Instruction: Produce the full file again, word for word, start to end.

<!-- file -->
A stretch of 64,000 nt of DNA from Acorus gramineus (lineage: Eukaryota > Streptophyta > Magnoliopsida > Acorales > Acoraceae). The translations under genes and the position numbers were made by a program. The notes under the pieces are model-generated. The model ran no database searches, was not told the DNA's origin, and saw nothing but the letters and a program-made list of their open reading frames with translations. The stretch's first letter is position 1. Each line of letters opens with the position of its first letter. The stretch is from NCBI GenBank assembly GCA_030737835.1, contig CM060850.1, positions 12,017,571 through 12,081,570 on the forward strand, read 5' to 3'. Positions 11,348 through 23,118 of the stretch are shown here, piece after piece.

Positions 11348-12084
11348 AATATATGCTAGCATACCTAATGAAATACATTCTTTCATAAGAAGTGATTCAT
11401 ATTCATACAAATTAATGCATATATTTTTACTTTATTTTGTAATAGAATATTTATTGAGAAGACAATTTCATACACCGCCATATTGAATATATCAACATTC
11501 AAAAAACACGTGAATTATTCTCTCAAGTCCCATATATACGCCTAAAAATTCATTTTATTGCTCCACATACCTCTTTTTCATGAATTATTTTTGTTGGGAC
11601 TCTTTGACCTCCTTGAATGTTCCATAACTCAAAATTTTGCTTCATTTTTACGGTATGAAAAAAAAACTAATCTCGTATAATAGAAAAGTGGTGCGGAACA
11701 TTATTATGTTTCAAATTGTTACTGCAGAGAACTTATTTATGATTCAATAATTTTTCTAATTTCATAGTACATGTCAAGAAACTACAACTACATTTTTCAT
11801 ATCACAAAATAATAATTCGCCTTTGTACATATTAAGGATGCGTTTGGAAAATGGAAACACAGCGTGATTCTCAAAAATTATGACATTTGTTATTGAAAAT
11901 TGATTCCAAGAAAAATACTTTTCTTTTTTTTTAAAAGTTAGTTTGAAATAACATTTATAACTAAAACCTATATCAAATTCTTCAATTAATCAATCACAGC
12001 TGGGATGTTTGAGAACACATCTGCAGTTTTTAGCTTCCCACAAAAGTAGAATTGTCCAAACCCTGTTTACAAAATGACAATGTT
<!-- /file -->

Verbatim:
A stretch of 64,000 nt of DNA from Acorus gramineus (lineage: Eukaryota > Streptophyta > Magnoliopsida > Acorales > Acoraceae). The translations under genes and the position numbers were made by a program. The notes under the pieces are model-generated. The model ran no database searches, was not told the DNA's origin, and saw nothing but the letters and a program-made list of their open reading frames with translations. The stretch's first letter is position 1. Each line of letters opens with the position of its first letter. The stretch is from NCBI GenBank assembly GCA_030737835.1, contig CM060850.1, positions 12,017,571 through 12,081,570 on the forward strand, read 5' to 3'. Positions 11,348 through 23,118 of the stretch are shown here, piece after piece.

Positions 11348-12084
11348 AATATATGCTAGCATACCTAATGAAATACATTCTTTCATAAGAAGTGATTCAT
11401 ATTCATACAAATTAATGCATATATTTTTACTTTATTTTGTAATAGAATATTTATTGAGAAGACAATTTCATACACCGCCATATTGAATATATCAACATTC
11501 AAAAAACACGTGAATTATTCTCTCAAGTCCCATATATACGCCTAAAAATTCATTTTATTGCTCCACATACCTCTTTTTCATGAATTATTTTTGTTGGGAC
11601 TCTTTGACCTCCTTGAATGTTCCATAACTCAAAATTTTGCTTCATTTTTACGGTATGAAAAAAAAACTAATCTCGTATAATAGAAAAGTGGTGCGGAACA
11701 TTATTATGTTTCAAATTGTTACTGCAGAGAACTTATTTATGATTCAATAATTTTTCTAATTTCATAGTACATGTCAAGAAACTACAACTACATTTTTCAT
11801 ATCACAAAATAATAATTCGCCTTTGTACATATTAAGGATGCGTTTGGAAAATGGAAACACAGCGTGATTCTCAAAAATTATGACATTTGTTATTGAAAAT
11901 TGATTCCAAGAAAAATACTTTTCTTTTTTTTTAAAAGTTAGTTTGAAATAACATTTATAACTAAAACCTATATCAAATTCTTCAATTAATCAATCACAGC
12001 TGGGATGTTTGAGAACACATCTGCAGTTTTTAGCTTCCCACAAAAGTAGAATTGTCCAAACCCTGTTTACAAAATGACAATGTT